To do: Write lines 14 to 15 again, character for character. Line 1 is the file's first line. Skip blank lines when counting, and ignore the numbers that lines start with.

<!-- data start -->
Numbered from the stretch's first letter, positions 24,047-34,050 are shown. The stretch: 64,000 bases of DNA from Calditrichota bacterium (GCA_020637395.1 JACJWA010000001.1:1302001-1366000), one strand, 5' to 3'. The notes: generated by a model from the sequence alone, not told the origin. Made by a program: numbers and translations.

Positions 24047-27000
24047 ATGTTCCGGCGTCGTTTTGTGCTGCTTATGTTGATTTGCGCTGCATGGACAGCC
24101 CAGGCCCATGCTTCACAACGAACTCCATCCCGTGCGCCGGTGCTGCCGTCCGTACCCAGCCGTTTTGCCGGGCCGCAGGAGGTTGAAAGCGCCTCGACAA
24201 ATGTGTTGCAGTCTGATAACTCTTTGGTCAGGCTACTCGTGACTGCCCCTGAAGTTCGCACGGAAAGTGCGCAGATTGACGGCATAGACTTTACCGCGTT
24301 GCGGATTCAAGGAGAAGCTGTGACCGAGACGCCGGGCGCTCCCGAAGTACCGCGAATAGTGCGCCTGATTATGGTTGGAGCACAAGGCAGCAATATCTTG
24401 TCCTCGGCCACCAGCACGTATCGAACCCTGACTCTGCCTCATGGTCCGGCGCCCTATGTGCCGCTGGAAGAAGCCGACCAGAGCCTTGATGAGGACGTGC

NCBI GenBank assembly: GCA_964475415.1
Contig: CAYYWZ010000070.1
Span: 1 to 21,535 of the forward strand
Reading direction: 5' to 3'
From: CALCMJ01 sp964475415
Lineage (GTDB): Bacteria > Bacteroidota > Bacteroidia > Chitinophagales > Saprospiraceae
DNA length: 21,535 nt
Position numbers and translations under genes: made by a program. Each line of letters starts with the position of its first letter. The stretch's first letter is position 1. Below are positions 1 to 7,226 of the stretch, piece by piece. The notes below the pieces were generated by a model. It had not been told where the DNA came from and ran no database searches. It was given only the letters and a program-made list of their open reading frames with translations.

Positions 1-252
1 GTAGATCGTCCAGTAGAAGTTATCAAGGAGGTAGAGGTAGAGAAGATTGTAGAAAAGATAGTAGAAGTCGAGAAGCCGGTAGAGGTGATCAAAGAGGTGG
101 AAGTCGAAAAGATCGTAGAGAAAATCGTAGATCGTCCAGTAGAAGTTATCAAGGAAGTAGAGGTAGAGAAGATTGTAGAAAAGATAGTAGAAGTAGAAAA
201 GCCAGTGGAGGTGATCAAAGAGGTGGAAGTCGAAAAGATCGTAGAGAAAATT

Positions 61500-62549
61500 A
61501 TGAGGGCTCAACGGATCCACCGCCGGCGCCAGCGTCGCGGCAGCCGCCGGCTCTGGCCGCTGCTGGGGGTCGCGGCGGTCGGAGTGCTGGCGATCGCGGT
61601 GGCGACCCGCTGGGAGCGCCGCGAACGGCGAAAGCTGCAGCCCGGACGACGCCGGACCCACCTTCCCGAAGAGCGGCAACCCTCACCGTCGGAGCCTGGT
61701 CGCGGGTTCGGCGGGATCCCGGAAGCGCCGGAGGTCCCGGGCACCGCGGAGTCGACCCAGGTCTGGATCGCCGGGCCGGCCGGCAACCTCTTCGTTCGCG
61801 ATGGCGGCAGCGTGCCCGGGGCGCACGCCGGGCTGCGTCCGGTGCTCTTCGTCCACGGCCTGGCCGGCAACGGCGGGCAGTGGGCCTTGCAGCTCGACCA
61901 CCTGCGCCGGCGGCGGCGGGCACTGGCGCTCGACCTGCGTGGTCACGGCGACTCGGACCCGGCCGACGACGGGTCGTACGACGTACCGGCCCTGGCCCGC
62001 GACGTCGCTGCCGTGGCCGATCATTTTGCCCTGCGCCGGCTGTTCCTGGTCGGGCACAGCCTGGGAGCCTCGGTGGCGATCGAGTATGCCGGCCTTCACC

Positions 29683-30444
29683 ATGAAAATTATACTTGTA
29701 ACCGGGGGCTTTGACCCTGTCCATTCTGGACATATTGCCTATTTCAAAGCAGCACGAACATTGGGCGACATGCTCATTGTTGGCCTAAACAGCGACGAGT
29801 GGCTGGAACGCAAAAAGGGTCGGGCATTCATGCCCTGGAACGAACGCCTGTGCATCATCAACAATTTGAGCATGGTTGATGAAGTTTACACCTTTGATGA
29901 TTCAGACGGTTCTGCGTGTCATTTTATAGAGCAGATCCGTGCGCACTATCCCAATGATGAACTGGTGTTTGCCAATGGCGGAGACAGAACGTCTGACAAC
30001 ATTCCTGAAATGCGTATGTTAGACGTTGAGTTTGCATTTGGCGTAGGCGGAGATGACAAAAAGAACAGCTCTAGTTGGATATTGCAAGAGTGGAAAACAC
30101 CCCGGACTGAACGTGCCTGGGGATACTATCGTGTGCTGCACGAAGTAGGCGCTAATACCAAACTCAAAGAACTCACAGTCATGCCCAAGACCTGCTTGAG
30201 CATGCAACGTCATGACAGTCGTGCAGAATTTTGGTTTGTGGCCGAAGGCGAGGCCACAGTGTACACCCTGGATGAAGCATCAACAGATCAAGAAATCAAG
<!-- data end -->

DNA length: 21,535 nt
Position numbers and translations under genes: made by a program. Each line of letters starts with the position of its first letter. The stretch's first letter is position 1. Below are positions 1 to 7,226 of the stretch, piece by piece. The notes below the pieces were generated by a model. It had not been told where the DNA came from and ran no database searches. It was given only the letters and a program-made list of their open reading frames with translations.